The Greenhouse Effect and its importance
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Friday, August 01, 2014 
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The Greenhouse Effect and its importance
When visible light from the Sun hits the earth, some of the radiations are absorbed and used to heat the earth. The heated earth, in turn, gives off infrared radiations, which is reradiated back into space. However, certain gases in the atmosphere absorb the infrared heat that would normally be radiated back into space. This progressive heating of the earth's surface due to the gradual building up of infrared radiations within the atmosphere, caused largely by the accumulation of Greenhouse gases is known as Greenhouse Effect. The Greenhouse Effect is so called, as it is similar to the warming of air inside a greenhouse compared to the air outside. The greenhouse effect is critical for the survival of life on earth, as it keeps the surface temperature about 33°C warmer than it would be without the greenhouse effect. This is essential for the evolution and proliferation of life. The gases such as carbon dioxide (CO ), 2 methane (CH ), nitrous oxide (N O), Halofluorocarbon (HFC) & Sulphur hexafluoride (SF ) which absorb the solar infrared radiation, are known as the Greenhouse Gases.

The greenhouse gases act like a blanket, preventing much of the heat reflected by the earth's surface from escaping directly into space. By slowing the release of cooling radiation, these gases warm the Earth's surface. While this is a natural process that is essential to life on Earth, the trouble starts when the concentration of these Greenhouse gases in the Earth's atmosphere increases. The result is an increase in the Earth's temperature, also known as - Global Warming.

Global Warming is the gradual increase of the average temperature of Earth's atmosphere and oceans, which can contribute to changes in global climate patterns. Global warming in turn interferes with the Earth's climatic systems, resulting in climate change. Global warming could have disastrous effects on the environment (polar ice melts, changes in amount and pattern of rainfall, sea level rise, frequent floods and droughts, hurricanes and typhoons). It would cause large-scale species extinction and have serious impacts on human lives (freshwater availability, agricultural yields, increases in the spatial and quantitative ranges of disease vectors), as well as on economic infrastructure (such as energy, transport and industry).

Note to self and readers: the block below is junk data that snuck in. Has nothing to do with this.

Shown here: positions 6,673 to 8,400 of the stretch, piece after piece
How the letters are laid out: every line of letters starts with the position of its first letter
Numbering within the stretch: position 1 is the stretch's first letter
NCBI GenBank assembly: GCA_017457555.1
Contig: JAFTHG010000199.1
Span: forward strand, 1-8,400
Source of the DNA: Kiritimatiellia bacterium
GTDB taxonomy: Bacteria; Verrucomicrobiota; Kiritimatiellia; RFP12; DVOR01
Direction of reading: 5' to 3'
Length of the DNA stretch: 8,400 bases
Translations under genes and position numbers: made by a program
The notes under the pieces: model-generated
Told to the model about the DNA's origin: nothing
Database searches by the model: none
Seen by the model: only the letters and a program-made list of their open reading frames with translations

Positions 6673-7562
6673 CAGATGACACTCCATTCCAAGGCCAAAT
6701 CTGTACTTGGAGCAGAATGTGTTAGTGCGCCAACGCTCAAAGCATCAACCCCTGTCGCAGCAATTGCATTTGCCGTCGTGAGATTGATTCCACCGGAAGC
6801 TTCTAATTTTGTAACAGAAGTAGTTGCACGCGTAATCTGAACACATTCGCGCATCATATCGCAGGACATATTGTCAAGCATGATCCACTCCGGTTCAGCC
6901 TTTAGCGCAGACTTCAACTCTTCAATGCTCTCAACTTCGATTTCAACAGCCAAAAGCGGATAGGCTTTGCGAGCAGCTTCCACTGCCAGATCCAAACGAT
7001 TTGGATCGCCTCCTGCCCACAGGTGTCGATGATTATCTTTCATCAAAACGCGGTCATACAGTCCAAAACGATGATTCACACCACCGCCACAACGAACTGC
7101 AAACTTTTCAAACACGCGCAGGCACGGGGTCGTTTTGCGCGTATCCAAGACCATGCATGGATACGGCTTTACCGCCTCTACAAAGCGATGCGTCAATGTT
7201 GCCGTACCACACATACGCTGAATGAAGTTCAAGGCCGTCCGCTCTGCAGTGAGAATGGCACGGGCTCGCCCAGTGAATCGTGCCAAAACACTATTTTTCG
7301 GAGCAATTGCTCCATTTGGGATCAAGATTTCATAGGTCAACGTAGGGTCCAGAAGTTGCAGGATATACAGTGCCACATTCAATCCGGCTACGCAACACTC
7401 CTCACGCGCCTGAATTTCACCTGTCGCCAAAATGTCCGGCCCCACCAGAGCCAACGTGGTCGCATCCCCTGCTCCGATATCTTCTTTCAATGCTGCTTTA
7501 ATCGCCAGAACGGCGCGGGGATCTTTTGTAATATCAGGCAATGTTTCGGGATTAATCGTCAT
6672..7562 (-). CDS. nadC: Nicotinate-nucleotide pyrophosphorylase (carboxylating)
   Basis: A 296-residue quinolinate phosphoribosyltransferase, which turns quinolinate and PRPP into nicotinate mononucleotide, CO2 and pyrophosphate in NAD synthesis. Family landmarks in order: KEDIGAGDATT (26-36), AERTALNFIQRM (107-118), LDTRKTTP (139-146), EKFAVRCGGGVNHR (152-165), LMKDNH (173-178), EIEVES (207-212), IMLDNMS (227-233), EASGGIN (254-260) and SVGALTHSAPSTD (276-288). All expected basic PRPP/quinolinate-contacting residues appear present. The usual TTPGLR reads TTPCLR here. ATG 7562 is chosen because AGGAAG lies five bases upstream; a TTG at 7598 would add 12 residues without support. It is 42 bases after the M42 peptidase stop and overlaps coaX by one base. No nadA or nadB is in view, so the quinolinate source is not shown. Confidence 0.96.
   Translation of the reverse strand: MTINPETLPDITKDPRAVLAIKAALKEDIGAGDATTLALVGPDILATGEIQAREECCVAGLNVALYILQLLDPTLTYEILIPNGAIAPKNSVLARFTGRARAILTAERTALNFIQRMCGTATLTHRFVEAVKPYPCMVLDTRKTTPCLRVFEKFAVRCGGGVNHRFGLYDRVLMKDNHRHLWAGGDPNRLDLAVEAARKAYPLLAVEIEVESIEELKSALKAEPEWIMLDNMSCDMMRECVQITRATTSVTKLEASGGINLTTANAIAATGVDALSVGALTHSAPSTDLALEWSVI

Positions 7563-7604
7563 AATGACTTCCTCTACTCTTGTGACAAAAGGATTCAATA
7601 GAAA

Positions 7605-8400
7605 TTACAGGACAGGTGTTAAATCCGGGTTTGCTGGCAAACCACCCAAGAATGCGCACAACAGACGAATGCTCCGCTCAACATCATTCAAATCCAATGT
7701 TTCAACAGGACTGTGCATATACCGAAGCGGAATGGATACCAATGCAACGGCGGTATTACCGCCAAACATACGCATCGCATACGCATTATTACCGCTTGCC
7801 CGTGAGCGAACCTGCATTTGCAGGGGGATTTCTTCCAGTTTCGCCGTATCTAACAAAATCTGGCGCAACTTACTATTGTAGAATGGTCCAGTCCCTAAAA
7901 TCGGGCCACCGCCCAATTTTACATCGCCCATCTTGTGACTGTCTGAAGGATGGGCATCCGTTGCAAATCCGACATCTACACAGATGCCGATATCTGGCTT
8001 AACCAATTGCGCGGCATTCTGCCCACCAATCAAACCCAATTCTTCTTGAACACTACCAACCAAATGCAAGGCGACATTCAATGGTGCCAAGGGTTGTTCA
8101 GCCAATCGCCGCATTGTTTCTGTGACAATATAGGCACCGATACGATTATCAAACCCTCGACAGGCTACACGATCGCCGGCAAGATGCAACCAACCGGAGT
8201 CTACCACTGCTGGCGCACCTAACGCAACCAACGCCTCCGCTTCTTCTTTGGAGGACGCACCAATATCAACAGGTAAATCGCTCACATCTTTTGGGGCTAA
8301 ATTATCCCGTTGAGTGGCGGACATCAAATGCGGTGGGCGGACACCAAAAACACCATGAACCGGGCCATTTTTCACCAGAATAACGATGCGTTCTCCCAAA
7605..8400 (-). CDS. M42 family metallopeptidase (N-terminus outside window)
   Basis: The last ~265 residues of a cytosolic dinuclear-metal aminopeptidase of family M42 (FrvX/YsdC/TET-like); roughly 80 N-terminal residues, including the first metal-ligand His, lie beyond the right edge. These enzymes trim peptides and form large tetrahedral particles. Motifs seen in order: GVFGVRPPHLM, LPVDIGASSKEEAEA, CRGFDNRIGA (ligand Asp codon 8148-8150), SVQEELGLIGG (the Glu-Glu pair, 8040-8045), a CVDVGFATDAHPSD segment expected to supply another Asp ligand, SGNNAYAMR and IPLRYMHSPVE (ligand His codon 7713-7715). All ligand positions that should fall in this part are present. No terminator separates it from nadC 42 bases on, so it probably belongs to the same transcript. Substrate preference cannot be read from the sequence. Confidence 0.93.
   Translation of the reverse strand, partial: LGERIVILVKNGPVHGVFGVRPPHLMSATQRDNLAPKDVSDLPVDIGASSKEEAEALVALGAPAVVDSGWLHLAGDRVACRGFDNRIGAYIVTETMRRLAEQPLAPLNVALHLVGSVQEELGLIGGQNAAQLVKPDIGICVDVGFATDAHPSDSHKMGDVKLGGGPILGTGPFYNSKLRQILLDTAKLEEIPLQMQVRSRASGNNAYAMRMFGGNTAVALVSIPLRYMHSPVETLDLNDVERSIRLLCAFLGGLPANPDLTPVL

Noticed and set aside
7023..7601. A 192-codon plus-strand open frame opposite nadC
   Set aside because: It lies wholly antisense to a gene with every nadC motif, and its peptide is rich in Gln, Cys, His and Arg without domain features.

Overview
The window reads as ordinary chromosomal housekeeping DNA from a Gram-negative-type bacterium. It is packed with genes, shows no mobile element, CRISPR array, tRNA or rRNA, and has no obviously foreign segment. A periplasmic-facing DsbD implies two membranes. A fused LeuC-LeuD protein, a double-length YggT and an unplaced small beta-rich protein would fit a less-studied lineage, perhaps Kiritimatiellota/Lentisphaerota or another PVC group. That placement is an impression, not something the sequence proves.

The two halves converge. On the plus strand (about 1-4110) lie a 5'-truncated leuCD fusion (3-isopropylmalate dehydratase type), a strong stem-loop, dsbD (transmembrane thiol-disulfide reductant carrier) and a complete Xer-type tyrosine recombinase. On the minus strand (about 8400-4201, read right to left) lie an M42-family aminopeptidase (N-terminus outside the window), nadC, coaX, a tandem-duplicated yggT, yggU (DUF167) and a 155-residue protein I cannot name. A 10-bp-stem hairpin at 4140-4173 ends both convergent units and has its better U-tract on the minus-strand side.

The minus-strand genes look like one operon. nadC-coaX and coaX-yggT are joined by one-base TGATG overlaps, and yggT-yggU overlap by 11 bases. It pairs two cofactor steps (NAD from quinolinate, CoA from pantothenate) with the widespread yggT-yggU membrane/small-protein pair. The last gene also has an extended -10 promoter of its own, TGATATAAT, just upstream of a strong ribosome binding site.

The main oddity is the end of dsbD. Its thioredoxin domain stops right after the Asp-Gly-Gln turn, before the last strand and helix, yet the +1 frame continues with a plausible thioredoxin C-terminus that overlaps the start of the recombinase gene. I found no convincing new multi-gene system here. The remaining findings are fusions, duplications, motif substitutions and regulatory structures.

Major Greenhouse Gases
Our planet is surrounded by a thin layer of atmosphere, which comprises of a layer of constantly moving gases that provides us with the air that we breathe. Almost the Earth's entire atmosphere is made up of Nitrogen (about 78%) and Oxygen (about 21%). The rest of the 1 % is made up of trace gases (including the greenhouse gases).

Carbon dioxide
Of all greenhouse gases, carbon dioxide is singly responsible for over half the effect of global warming (about 77%). Although it is naturally present in the Earth's atmosphere and in oceanic and terrestrial 'sinks' (such as forests), the trouble starts when carbon dioxide concentrations increase beyond limits that can be absorbed by the Earth's natural cycle. Carbon dioxide concentrations have been increasing rapidly in the atmosphere since the start of the industrial revolution, when the world became heavily dependent on carbon-based fossil fuels for economic growth. Ever since then, human beings have been emitting carbon dioxide into the atmosphere in their pursuit for industrialization, economic growth, and better lifestyles. The amount of carbon dioxide in the atmosphere is about 30% higher now than 200 years ago at about 379 ppmv.

Methane
The level of Methane (which is the second biggest contributor to Global Warming (about 20%) in the atmosphere) is about 145% higher now than 200 years ago at about 1774 ppbv. The main causes of this increase are the digestive processes of cattle and sheep (enteric fermentation in their rumens produces methane, collectively adding about 100 million tons a year), cultivation of rice, decomposition of waste in garbage dumps and landfills, and the escape of natural gas into the atmosphere.

Nitrous Oxide
The Nitrous Oxide level in the atmosphere is 15% higher now than 200 years ago at about 319 ppbv. The main causes for this increase are indiscriminate use of nitrogenous fertilizers in agriculture, burning of vegetation and emissions from industries.

Chlorofluorocarbons
Chlorofluorocarbons are one of the greenhouse gases that have caused a rise of 0.3 ºC in the global temperatures in the past century. Their concentration ion the atmosphere has been reduced since they were phased out to protect the ozone layer. However, fluorocarbons like Perfluorocarbons (emitted during aluminium production) and Halofluorocarbons continue to be emitted into the atmosphere.

Water Vapour
Although Water Vapour is the most important greenhouse gas with the highest concentration in the atmosphere, human activity has little or no direct impact on its concentration in the atmosphere. However, increasing global temperatures inevitably result in greater water vapour concentrations in the atmosphere through a positive feedback, wherein higher temperatures increase evaporation rate and release larger volumes of water vapour into the atmosphere.
Please copy Figure: Graph showing contribution of various greenhouse gases to global warming (PG 20 of PDF) and source also